One day I got an email from Naima, a lovely lady who represents her country out of a small office in New York. She heard that the Saudis controlled every second of my time when I stayed in Riyadh, the only Jew in their midst, and she wanted me to know that not all Arab countries are the same. “You must come to Tunisia; we LOVE our Jews.”

If you have been to the Arab world often, and fell in love with it as much as I did, you might understand why I didn’t resist her invitation. I would love to be in a place I like and where they like me as well. If this be Tunisia, I’ll take it. About a month later I board the plane and fly to Tunis. From there I drive out to al-Kantaoui, a beautiful Tunisian seaside resort that I choose from a brochure Naima gave me. The first thing that strikes me is the fact that everybody speaks German in this town. Even the local Arabs. But this is no Germany, mind you. Signs proclaiming “Our President, Ben Ali” are all over the place, and his picture adorns every public space. It doesn’t take long to realize that this is not a democracy and that somebody runs this place very tight. Somebody knows you are here, and somebody takes care of your steps. And when somebody, I have no idea who, whispers in the ears of the locals that I’m a journalist from Europe, the response is swift. A young man, working at the hotel I’m staying, asks for my time. He begs me, in perfect German, not to forget “my brothers in Palestine.” The Jews, he says, are “very bad,” and he wants me to go to Gaza Strip and report on what The Jews do. “You have to expose this truth,” he says, “and wake up the whole world to the truth, how The Jews kill my innocent brothers.” If I did that, he promises me, justice would prevail and “everybody everywhere will take a gun and kill every Jew in sight.” Two elder tourists sit next to us, both from Germany, and they nod in approval as the young Tunisian speaks. ”Klar,” they say: “Of course.” When I ask them to elaborate, they inform me that “America and the Israelis work together with al Qaida. It’s a big business!” Where they got this information from, being that both of them are long unemployed, beats me.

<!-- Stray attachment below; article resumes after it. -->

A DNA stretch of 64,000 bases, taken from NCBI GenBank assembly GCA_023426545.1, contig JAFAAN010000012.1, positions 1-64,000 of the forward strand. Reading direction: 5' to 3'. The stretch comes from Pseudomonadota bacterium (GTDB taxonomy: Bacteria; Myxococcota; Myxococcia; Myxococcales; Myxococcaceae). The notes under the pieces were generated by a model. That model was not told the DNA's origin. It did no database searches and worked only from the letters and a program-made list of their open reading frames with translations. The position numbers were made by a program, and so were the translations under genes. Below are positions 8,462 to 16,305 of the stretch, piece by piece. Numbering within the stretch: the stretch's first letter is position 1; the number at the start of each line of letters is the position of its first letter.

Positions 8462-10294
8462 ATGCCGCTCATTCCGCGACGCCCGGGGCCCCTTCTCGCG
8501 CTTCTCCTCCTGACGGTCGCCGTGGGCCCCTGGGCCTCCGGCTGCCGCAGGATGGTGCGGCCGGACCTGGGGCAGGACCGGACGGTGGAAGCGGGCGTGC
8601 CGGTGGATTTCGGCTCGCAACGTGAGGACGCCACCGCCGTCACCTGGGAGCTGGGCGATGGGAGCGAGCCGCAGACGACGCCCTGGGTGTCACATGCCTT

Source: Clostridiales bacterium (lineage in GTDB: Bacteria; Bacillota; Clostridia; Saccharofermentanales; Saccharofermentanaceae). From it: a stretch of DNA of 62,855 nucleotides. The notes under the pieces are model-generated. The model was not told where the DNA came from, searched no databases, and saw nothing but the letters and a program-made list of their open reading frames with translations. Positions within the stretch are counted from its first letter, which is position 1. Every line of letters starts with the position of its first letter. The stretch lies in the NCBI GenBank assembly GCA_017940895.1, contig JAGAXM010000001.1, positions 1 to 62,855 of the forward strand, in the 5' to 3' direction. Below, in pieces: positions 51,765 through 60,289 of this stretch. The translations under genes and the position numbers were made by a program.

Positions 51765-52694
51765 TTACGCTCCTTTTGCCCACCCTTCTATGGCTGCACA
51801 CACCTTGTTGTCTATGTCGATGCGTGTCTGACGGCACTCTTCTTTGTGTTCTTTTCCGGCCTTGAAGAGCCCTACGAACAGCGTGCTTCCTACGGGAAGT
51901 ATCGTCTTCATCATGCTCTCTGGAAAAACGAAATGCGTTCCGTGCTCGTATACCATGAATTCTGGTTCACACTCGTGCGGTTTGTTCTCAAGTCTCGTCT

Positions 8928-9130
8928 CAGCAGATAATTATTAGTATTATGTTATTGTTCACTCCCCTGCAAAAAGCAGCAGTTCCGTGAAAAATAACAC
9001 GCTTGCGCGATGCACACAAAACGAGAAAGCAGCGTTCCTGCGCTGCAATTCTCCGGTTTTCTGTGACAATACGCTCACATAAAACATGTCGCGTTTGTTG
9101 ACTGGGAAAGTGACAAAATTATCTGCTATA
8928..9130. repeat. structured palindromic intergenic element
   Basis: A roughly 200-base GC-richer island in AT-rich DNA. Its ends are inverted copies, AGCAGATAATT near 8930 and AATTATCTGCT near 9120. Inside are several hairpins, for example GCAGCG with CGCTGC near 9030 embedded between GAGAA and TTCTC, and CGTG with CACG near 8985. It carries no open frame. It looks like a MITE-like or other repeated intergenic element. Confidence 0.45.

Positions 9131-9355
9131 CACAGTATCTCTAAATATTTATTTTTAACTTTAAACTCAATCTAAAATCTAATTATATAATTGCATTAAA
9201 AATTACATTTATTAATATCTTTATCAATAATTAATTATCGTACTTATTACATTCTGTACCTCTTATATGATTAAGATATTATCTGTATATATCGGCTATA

But who cares. Politics is soon forgotten and we’re invited to see “Beautiful Belly Dancers.” The Germans go. Gladly. Wish I could join them, but I can’t. The Tunisian government just informed me that they’d be glad to “drive you around and show you our Jews.“ When the Germans go to see young belly dancers, I’m taken to Tunis, the capital, to meet with an 82-year-old Jew. Ms. Malik, of the Tunisian External Commission Agency, arranges this for me. “I love him, a very smart Jew” she says, “I have his number on my cellphone.”

This Smart Jew turns out to be Roger J. Bismuth, President of the Jewish Community. Mr. Bismuth, or “Roger” to outsiders, is also a member of the Tunisian Senate, the only Jewish Senator in the Arab world. “Jews are smart, more clever than all,” Roger says to me. To my ears this statement rings racist, no different than any racist comment by the usual crop of anti-Semites the world over. But Roger is not a simple man; he’s much more complex than that. “I never employed Jews, even when there were 100,000 of them here,” he says a few minutes later. His wife, he does not neglect to inform me, is “not Jewish; she’s Danish.” I never asked, but he tells me anyway. “I’d hate to be anything but Jewish,” he then adds, but “I gladly help the Palestinians, whenever I can.”

During the Nazi occupation, Roger tells me, the Nazis “were nice to me.” Why? “Ask them.” It’s his charm, which he has in abundance. You can tell that this man could easily compete with anyone for public affection. He’s got what it takes. The other day a policeman stopped his car, a Mercedes. Roger started a conversation with him. “You, Tunisians, are in this land for the past 1,000 years. I, a Jew, am here for the past 3,000. What do you want from me?” The cop, overwhelmed, let him go.